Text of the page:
Bill of Rights

The Bill of Rights is the collective name for the first ten amendments to the United States Constitution. Proposed to assuage the fears of Anti-Federalists who had opposed Constitutional ratification, these amendments guarantee a number of personal freedoms, limit the government’s power in judicial and other proceedings, and reserve some powers to the states and the public. While originally the amendments applied only to the federal government, most of their provisions have since been applied to the states by way of the Fourteenth Amendment, a process known as incorporation.

The amendments were introduced by James Madison to the 1st United States Congress as a series of legislative articles. They were adopted by the House of Representatives on August 21, 1789, formally proposed by joint resolution of Congress on September 25, 1789, and came into effect as Constitutional Amendments on December 15, 1791, through the process of ratification by three-fourths of the states. While twelve amendments were proposed by Congress, only ten were originally ratified by the states.

Of the remaining two, one was adopted 203 years later as the Twenty-seventh Amendment, and the other technically remains pending before the states. The Bill of Rights had little judicial impact for the first 150 years of its existence, but was the basis for many Supreme Court decisions of the 20th and 21st centuries. One of the first fourteen copies of the Bill of Rights is on public display at the National Archives in Washington, D. C. Background The Philadelphia Convention

Prior to the acceptance and implementation of the United States Constitution, the original 13 colonies followed the Articles of Confederation, created by the Second Continental Congress and ratified in 1781. However, the national government that operated under the Articles of Confederation was too weak to adequately regulate the various conflicts that arose between the states. [1] The Philadelphia Convention set out to correct weaknesses of the Articles that had been apparent even before the American Revolutionary War had been successfully concluded. 1] The convention took place from May 14 to September 17, 1787, in Philadelphia, Pennsylvania. Although the Convention was purportedly intended only to revise the Articles, the intention of many of its proponents, chief among them James Madison of Virginia and Alexander Hamilton of New York, was to create a new government rather than fix the existing one. The convention convened in the Pennsylvania State House, and George Washington of Virginia was unanimously elected as president of the convention. 2] The 55 delegates who drafted the Constitution included many of the Founding Fathers of the new nation. Thomas Jefferson, who was Minister to France during the convention, characterized the delegates as an assembly of “demi-gods. “[1] Rhode Island refused to send delegates to the convention. [3] On September 12, George Mason of Virginia suggested the addition of a Bill of Rights to the Constitution modeled on previous state declarations, and Elbridge Gerry of Massachusetts made it a formal motion. 4] However, the motion was defeated by a unanimous vote of the state delegations after only a brief discussion.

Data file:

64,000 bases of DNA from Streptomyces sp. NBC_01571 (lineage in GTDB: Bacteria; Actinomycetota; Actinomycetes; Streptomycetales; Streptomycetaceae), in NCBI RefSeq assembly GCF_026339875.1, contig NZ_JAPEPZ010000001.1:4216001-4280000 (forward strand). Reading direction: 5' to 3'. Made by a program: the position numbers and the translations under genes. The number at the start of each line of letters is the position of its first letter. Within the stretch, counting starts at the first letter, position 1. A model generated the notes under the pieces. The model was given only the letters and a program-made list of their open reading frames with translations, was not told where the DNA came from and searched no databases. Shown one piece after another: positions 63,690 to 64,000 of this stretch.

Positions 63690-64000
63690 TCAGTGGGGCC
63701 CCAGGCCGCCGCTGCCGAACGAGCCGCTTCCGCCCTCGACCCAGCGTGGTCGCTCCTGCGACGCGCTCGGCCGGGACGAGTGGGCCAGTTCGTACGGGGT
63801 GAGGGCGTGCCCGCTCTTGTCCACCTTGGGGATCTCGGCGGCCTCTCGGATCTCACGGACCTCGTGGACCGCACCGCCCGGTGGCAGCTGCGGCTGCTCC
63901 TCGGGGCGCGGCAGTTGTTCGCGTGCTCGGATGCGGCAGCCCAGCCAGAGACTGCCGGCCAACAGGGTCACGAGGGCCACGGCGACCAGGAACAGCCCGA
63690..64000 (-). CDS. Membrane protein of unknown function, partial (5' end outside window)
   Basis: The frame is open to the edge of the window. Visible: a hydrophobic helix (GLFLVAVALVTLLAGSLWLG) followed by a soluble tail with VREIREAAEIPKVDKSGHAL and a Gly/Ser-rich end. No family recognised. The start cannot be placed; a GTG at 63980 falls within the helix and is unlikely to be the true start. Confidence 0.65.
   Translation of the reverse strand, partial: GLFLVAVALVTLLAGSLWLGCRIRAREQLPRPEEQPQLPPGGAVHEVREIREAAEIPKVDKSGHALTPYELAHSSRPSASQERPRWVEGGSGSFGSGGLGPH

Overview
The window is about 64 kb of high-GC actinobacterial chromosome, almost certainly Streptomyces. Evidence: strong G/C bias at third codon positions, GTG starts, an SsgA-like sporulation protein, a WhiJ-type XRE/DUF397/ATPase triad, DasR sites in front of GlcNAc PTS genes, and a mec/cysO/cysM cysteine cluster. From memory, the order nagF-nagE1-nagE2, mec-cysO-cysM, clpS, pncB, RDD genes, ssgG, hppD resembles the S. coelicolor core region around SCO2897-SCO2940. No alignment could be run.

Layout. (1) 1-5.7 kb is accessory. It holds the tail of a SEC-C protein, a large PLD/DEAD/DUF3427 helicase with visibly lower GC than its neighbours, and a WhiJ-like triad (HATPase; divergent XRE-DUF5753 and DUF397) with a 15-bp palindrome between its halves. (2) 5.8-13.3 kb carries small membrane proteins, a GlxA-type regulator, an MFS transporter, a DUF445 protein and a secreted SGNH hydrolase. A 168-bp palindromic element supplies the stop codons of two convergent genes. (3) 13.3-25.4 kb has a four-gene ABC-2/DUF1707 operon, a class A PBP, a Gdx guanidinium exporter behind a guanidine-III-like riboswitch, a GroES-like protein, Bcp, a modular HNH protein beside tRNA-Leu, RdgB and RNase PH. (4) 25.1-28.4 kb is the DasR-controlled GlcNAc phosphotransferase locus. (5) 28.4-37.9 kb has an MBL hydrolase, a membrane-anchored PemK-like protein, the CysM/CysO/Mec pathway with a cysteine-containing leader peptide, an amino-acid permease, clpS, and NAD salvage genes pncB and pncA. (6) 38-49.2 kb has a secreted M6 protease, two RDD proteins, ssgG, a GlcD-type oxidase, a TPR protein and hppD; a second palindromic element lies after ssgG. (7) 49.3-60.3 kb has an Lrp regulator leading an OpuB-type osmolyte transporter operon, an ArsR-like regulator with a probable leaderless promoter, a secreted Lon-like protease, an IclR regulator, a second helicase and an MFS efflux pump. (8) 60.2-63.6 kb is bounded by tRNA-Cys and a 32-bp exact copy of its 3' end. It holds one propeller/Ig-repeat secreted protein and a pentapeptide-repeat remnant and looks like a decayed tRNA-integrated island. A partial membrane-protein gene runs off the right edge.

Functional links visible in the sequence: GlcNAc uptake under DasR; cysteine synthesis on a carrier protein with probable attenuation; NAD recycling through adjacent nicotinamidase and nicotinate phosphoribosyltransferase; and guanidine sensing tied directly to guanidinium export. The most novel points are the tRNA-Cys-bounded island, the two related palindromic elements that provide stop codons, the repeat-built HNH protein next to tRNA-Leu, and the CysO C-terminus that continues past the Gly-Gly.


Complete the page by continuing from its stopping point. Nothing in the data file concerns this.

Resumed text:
Madison, then an opponent of a Bill of Rights, later explained the vote by calling the state bills of rights “parchment barriers” that offered only an illusion of protection against tyranny. [5] Another delegate, James Wilson of Pennsylvania, later argued that the act of enumerating the rights of the people would have been dangerous, because it would imply that rights not explicitly mentioned did not exist;[5] Hamilton echoed this point in Federalist No. 84. 6] Because Mason and Gerry had emerged as opponents of the proposed new Constitution, their motion—introduced five days before the end of the convention—may also have been seen by other delegates as a delaying tactic. [7] The quick rejection of this motion, however, later endangered the entire ratification process. Author David O. Stewart calls the omission of a Bill of Rights in the original Constitution as “a political blunder of the first magnitude”[7] while historian Jack N. Rakove calls it “the one serious miscalculation the framers made as they looked ahead to the struggle over ratification”. 8] Thirteen delegates left before the final signing of the constitution, and three of those still at the convention refused to sign: Mason, Gerry, and Edmund Randolph of Virginia. [9] The remaining 39 delegates signed the final document, and the Constitution was then submitted to the states for ratification, pursuant to its own Article VII. The Anti-Federalists Following the Philadelphia Convention, some leading revolutionary figures such as Patrick Henry, Samuel Adams, and Richard Henry Lee publicly opposed the Constitution, a position known as “Anti-Federalism”. 10] Elbridge Gerry wrote the most popular Anti-Federalist tract, “Hon. Mr. Gerry’s Objections”, which went through 46 printings; the essay particularly focused on the lack of a bill of rights in the proposed constitution. [11] Many were concerned that a strong national government was a threat to individual rights and that the President would become a king. Jefferson wrote to Madison advocating a Bill of Rights: “Half a loaf is better than no bread. If we cannot secure all our rights, let us secure what we can. “[12]

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